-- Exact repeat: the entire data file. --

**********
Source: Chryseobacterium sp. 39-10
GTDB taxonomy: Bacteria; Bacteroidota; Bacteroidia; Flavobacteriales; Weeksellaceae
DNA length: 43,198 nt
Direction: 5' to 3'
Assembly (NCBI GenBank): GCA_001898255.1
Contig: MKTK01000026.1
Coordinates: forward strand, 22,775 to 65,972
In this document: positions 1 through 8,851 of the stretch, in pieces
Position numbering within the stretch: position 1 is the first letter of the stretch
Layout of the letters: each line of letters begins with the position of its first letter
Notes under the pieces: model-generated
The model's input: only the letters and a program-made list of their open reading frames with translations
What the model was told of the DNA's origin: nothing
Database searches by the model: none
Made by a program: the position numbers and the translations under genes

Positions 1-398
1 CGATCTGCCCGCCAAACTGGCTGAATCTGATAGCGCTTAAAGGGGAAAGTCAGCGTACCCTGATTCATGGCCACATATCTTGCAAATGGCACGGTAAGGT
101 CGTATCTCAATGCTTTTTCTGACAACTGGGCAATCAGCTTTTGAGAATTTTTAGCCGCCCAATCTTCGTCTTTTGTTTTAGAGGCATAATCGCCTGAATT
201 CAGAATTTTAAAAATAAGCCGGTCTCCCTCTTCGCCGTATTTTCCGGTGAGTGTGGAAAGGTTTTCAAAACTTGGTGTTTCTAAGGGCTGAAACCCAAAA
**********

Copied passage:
Source: Chryseobacterium sp. 39-10
GTDB taxonomy: Bacteria; Bacteroidota; Bacteroidia; Flavobacteriales; Weeksellaceae
DNA length: 43,198 nt
Direction: 5' to 3'
Assembly (NCBI GenBank): GCA_001898255.1
Contig: MKTK01000026.1
Coordinates: forward strand, 22,775 to 65,972
In this document: positions 1 through 8,851 of the stretch, in pieces
Position numbering within the stretch: position 1 is the first letter of the stretch
Layout of the letters: each line of letters begins with the position of its first letter
Notes under the pieces: model-generated
The model's input: only the letters and a program-made list of their open reading frames with translations
What the model was told of the DNA's origin: nothing
Database searches by the model: none
Made by a program: the position numbers and the translations under genes

Positions 1-398
1 CGATCTGCCCGCCAAACTGGCTGAATCTGATAGCGCTTAAAGGGGAAAGTCAGCGTACCCTGATTCATGGCCACATATCTTGCAAATGGCACGGTAAGGT
101 CGTATCTCAATGCTTTTTCTGACAACTGGGCAATCAGCTTTTGAGAATTTTTAGCCGCCCAATCTTCGTCTTTTGTTTTAGAGGCATAATCGCCTGAATT
201 CAGAATTTTAAAAATAAGCCGGTCTCCCTCTTCGCCGTATTTTCCGGTGAGTGTGGAAAGGTTTTCAAAACTTGGTGTTTCTAAGGGCTGAAACCCAAAA